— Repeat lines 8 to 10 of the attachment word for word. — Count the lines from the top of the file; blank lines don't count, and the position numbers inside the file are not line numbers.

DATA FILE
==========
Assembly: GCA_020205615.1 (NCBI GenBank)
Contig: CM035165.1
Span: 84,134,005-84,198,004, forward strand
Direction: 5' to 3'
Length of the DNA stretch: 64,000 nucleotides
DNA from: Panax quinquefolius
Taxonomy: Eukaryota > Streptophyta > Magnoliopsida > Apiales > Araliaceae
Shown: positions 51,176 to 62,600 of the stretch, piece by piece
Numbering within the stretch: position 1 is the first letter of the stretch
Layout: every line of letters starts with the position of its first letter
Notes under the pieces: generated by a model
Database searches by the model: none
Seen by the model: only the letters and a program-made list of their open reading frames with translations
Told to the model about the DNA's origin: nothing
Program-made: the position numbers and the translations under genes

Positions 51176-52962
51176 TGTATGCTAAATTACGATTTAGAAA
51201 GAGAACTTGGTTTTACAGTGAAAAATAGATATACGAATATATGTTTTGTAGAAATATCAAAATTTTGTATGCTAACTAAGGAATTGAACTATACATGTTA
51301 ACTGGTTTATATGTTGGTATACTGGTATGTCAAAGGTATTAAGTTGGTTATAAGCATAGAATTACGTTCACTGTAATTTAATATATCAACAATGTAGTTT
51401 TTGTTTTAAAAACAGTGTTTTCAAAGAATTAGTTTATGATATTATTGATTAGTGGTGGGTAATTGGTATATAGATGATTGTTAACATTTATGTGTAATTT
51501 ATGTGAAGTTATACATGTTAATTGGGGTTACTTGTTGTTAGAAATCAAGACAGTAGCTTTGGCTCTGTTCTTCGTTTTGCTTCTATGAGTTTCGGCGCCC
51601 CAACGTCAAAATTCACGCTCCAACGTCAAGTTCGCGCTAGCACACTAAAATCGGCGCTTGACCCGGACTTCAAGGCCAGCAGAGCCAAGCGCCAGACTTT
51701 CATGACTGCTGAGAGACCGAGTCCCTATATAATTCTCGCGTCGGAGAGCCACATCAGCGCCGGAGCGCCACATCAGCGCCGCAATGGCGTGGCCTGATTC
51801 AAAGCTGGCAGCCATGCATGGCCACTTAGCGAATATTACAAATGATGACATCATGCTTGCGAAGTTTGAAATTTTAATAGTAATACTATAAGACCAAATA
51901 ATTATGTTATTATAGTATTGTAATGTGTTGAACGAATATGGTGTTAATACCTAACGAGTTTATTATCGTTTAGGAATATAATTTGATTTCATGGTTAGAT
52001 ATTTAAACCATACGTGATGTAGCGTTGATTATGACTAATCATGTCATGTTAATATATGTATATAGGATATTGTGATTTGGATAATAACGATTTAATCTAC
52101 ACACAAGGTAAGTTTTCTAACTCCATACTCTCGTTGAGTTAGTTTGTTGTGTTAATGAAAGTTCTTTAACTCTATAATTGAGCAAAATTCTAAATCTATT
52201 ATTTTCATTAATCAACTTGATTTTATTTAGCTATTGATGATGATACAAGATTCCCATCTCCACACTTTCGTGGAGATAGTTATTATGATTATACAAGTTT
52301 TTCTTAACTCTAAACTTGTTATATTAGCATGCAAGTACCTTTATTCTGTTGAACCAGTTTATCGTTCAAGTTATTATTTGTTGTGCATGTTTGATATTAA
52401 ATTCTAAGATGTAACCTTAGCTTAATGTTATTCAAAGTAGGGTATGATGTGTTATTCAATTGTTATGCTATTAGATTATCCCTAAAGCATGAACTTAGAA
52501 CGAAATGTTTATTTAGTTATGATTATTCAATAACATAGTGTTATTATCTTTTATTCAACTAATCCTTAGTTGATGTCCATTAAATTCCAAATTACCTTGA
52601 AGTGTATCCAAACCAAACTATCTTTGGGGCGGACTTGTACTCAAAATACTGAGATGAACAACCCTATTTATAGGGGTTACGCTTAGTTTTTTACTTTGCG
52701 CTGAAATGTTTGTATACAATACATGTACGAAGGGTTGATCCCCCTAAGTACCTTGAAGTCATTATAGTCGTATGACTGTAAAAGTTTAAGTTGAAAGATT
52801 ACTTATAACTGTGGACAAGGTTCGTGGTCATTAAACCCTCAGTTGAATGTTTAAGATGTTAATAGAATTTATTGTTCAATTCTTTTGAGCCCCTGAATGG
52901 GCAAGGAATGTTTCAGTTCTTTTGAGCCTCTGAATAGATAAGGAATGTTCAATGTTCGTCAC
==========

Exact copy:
Shown: positions 51,176 to 62,600 of the stretch, piece by piece
Numbering within the stretch: position 1 is the first letter of the stretch
Layout: every line of letters starts with the position of its first letter